We systematically searched for IRAS galaxies with 60 micrometer fluxdensity larger than 0.6 Jy by using the UK Schmidt Infrared and IIIa-JAtlases in the Milky Way region (absolute value of b less than 15 deg)between l = 210 deg and 360 deg. We first selected about 4000 IRAS pointsources by using our far-infrared criteria, which are optimized for thesearch of IRAS galaxies behind the Milky Way region, and then inspectedvisually the optical counterparts of them on the Schmidt Atlas filmcopies. We found 966 IRAS sources associated with galaxy-like objects.The list of the objects is presented here with the IRAS source name,Galactic coordinates, IRAS flux densities, field number and emulsion ofthe Atlas, type and size of galaxy (-like) image, redshift,multiplicity, and cross-identification. Of these, 423 galaxies arealready cataloged in the Catalog of Galaxies and Quasars Observed in theIRAS Survey, and most of the remaining 543 galaxy candidates are newlyidentified in this search. Although the radial velocities are known foronly 387 galaxies, of which 60 were newly measured by us so far, weinferred the contamination by Galactic objects to be small from the goodcorrelation between the sky distributions of the newly identified galaxycandidates and the previously cataloged galaxies. In the regions wherethe Galactic molecular clouds dominate, almost all the sources were notidentified as galaxies. The detected galaxies are clustered in the threeregions around l = 240 deg, 280 deg, and 315 deg, where the projectednumber densities are higher than the whole-sky average of IRAS galaxiesof the same flux limit.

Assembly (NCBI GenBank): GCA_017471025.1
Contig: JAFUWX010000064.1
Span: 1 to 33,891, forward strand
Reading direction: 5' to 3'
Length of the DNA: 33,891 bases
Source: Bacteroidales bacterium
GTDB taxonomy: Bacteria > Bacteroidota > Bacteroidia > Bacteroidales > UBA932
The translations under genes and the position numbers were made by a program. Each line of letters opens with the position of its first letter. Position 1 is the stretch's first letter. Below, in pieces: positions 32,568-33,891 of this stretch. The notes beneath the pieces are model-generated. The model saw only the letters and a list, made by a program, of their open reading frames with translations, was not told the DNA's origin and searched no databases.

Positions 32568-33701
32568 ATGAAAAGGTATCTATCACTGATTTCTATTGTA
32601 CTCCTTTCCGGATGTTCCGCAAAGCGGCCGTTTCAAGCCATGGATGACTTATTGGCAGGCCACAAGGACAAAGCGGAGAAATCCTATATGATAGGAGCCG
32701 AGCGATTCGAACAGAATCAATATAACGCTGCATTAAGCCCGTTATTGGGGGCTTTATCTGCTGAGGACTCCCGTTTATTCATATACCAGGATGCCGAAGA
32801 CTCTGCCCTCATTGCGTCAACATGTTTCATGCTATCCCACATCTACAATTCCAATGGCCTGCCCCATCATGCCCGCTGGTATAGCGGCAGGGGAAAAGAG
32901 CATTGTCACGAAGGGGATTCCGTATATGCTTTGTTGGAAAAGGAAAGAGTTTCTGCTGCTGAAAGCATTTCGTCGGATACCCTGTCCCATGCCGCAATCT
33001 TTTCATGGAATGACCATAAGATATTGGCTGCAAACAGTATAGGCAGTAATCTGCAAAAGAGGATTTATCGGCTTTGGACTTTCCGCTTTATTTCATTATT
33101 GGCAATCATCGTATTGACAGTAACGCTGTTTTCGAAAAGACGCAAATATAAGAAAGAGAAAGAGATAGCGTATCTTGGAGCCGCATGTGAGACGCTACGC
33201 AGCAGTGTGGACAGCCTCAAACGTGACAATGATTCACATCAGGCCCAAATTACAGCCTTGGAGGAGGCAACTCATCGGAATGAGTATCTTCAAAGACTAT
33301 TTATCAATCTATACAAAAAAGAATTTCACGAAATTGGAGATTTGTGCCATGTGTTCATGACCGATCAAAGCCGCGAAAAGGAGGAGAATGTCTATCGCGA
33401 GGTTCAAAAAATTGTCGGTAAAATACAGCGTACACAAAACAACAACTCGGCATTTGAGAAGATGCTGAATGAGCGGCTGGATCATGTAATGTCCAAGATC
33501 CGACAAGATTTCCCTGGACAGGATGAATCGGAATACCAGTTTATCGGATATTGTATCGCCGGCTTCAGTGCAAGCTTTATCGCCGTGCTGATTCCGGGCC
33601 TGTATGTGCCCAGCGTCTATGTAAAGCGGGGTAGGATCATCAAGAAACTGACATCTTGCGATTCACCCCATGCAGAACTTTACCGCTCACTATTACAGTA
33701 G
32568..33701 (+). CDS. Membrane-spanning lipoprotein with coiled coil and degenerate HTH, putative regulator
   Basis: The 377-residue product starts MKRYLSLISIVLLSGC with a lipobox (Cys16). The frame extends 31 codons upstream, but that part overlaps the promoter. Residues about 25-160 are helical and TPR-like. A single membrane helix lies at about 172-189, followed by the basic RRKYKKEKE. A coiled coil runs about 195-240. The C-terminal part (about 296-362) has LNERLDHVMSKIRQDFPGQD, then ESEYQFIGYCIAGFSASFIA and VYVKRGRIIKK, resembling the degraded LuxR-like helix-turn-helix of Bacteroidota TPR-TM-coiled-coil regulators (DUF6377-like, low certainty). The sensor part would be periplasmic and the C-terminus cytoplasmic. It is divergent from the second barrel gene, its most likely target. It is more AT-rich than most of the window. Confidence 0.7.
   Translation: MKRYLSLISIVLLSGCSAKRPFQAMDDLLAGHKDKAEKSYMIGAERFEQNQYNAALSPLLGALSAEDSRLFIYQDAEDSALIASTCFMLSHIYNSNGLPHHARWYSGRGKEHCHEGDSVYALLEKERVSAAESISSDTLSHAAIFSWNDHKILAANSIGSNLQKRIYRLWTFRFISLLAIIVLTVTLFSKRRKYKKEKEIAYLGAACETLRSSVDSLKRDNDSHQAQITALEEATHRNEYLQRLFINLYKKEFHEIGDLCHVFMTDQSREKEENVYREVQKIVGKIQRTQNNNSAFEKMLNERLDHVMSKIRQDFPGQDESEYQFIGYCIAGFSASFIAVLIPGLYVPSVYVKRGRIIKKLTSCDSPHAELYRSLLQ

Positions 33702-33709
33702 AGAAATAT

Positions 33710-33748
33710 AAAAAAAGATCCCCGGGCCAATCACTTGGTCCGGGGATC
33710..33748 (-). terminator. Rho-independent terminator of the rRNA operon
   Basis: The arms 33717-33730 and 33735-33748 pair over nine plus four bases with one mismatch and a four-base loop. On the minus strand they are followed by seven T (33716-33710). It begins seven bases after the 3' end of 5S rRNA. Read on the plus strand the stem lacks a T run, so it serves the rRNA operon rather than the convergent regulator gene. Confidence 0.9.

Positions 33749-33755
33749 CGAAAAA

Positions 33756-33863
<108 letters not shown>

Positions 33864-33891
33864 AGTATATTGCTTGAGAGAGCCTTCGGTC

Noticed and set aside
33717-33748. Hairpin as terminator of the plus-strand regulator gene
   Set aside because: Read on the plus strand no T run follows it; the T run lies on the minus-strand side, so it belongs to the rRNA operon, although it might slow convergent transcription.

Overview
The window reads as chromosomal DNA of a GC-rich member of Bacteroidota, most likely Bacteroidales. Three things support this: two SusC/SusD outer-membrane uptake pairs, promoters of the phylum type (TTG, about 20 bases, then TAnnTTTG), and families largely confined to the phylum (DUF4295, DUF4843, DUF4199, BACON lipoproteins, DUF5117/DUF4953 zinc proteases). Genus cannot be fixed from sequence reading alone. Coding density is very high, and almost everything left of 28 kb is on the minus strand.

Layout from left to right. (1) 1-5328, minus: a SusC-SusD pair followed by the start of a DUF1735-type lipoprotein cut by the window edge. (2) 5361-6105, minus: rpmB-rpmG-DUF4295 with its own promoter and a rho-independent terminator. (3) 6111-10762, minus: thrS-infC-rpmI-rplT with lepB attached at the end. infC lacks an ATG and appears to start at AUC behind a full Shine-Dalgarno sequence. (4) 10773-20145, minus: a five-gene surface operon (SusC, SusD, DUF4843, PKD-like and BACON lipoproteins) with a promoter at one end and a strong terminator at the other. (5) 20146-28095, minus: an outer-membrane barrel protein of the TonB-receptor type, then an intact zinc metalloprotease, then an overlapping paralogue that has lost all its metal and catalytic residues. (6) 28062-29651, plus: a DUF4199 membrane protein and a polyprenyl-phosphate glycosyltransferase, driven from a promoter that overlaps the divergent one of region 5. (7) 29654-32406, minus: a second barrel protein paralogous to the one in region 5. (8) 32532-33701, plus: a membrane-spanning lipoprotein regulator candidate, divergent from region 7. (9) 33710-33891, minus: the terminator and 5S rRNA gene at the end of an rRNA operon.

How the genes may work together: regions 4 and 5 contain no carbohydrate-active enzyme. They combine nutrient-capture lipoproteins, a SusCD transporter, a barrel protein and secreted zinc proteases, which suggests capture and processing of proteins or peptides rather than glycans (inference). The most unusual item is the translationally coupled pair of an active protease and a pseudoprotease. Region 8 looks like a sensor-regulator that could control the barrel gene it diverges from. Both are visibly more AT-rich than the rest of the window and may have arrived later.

|Observational Data for the Kinematics of the Local Universe - Part Two - Second Set of Radial Velocity Measurements|
This paper is the second one in a series dedicated to the study of thekinematics of the local universe. It gives 361 new optical and radioredshifts measured at ESO, OHP and Nancay Observatories.